Secrets, Stealth, and Survival : The Silent Child in the Video Games Little Nightmares and INSIDE

Barnboken

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Field Value
 
Title Secrets, Stealth, and Survival : The Silent Child in the Video Games Little Nightmares and INSIDE
 
Creator Reay, Emma
 
Subject video games
digital texts
representation
new media
childhood studies
 
Description This article combines critical theory from children’s literature studies with research methods from games studies to explore the connection between silence and childhood in two digital texts. Little Nightmares (2017) and INSIDE (2016) are wordless video games that feature nameless, faceless children as their avatars. Weak and weaponless, the children must avoid detection and stay silent if they are to survive. By slinking and skulking, crouching and cowering, the children navigate their way through vast, brutal adult environments in order to reach safety – or so the player thinks. Both games, in fact, end in shocking, unexpected ways, prompting the disturbing realisation that silent children have secrets of their own. The games use scale, perspective, and sound to encourage close identification between the player and avatar, and position the silent, blank-faced child as a cipher onto which the player can project their own feelings of fear, dread, and vulnerability. The child-character’s quiet compliance with the player’s commands also situates the player as an anxious parent, orbiting, assisting, and protecting a dependent child as it moves through a dangerous world. For both subject positions, the child-character’s silence closes the distance between the player and avatar. However, when it is revealed that the child-characters have hidden, unknowable, and potentially sinister motivations, the meaning of their silence is wholly transformed. Using aetonormative theory (Nikolajeva; Beauvais; Gubar) in conjunction with studies of ideologies surrounding childhood (Jenks; Kincaid; Meyer; Balanzategui; Stockton; Lury), this article examines the extent to which these digital texts affirm or subvert cultural constructions of “the Child.” It employs a close reading approach proposed by games scholar Diane Carr to argue that the player-avatar relationships in these games shed new light on some of the fundamental contradictions that characterise adult normativity and child alterity, and concludes by suggesting some ways in which video games might productively expand and disrupt conceptions of aetonormative power relations.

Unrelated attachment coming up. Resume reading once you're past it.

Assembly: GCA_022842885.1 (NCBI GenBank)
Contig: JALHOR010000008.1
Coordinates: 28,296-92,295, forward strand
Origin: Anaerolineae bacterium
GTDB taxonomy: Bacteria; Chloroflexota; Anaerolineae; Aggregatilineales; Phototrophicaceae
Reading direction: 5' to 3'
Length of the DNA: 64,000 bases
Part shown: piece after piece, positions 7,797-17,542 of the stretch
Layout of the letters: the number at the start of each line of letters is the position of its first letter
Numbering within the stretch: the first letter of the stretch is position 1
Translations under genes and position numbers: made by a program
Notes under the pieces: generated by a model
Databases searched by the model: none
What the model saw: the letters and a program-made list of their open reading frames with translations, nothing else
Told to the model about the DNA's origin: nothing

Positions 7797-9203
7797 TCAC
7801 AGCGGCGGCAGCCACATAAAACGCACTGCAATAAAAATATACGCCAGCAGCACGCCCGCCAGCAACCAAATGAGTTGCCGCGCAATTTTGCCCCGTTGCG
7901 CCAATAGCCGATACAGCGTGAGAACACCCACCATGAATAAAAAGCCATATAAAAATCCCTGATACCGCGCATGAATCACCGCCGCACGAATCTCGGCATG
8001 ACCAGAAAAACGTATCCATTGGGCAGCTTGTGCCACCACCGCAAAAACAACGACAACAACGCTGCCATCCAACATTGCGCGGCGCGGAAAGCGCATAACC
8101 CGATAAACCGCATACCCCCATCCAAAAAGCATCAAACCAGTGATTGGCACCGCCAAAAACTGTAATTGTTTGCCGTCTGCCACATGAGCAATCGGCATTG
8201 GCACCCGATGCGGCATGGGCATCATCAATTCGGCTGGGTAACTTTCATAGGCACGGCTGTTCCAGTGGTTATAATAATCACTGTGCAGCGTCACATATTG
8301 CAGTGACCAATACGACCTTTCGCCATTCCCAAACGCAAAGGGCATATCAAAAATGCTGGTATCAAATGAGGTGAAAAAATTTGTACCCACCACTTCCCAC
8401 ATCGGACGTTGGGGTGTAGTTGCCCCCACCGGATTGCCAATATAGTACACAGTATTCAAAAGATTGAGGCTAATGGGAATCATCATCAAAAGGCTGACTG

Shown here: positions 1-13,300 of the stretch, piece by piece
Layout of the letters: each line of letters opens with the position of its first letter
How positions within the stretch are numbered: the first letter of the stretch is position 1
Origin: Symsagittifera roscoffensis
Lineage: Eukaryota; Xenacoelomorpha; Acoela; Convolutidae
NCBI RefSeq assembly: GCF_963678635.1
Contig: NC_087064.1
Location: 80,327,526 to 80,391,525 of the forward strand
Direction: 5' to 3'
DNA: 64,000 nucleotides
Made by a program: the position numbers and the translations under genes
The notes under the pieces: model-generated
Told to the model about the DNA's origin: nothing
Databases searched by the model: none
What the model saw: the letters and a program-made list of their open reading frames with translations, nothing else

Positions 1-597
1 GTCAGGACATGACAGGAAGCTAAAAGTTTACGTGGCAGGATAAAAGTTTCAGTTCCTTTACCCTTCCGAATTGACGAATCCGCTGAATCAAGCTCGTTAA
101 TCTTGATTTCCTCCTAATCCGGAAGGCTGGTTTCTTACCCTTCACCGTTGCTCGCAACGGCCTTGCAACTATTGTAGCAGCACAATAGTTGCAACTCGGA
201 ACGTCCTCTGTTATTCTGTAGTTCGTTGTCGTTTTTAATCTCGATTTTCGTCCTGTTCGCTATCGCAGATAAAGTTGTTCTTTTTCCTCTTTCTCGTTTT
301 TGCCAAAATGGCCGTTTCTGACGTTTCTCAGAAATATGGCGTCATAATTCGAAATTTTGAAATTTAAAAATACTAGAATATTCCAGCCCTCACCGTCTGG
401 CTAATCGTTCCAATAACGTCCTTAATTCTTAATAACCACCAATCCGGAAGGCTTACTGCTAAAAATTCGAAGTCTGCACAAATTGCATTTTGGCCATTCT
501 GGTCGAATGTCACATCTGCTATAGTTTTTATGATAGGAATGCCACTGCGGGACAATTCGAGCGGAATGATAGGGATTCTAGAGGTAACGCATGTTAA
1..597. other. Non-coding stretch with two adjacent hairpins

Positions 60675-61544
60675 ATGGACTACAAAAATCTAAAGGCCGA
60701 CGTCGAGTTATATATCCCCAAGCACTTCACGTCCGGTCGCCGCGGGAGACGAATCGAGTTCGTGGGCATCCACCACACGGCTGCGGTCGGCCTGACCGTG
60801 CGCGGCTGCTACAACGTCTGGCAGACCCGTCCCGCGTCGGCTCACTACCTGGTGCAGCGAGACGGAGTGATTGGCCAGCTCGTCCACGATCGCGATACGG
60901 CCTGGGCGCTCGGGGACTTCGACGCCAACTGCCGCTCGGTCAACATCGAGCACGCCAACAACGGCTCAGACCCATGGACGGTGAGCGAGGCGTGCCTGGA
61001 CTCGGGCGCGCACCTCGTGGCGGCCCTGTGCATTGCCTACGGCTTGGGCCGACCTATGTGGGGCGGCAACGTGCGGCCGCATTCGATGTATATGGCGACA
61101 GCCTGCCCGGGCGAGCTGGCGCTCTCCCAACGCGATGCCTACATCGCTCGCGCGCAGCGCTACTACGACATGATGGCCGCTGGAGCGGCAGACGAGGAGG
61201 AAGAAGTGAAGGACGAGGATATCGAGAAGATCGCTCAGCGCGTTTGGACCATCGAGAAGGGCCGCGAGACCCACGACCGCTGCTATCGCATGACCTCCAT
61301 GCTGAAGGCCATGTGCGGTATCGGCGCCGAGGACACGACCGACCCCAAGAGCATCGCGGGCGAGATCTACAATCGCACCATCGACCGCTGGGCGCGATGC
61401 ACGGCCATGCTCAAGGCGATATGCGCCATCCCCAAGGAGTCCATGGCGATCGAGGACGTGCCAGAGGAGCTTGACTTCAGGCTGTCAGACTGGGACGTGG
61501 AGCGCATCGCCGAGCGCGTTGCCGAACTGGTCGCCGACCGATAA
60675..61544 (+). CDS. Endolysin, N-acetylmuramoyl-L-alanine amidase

Publisher Svenska Barnboksinstitutet
 
Date 2020-06-12
 
Type info:eu-repo/semantics/article
info:eu-repo/semantics/publishedVersion
 
Format application/pdf
application/epub+zip
text/xml
text/html
 
Identifier http://barnboken.net/index.php/clr/article/view/475
10.14811/clr.v43i0.475
 
Source Barnboken; Volume 43 (2020)
0347-772X
 
Language eng
 
Relation http://barnboken.net/index.php/clr/article/view/475/1557
http://barnboken.net/index.php/clr/article/view/475/1639
http://barnboken.net/index.php/clr/article/view/475/1641
http://barnboken.net/index.php/clr/article/view/475/1643
 
Rights Copyright (c) 2020 Barnboken – Journal of Children's Literature Research
 

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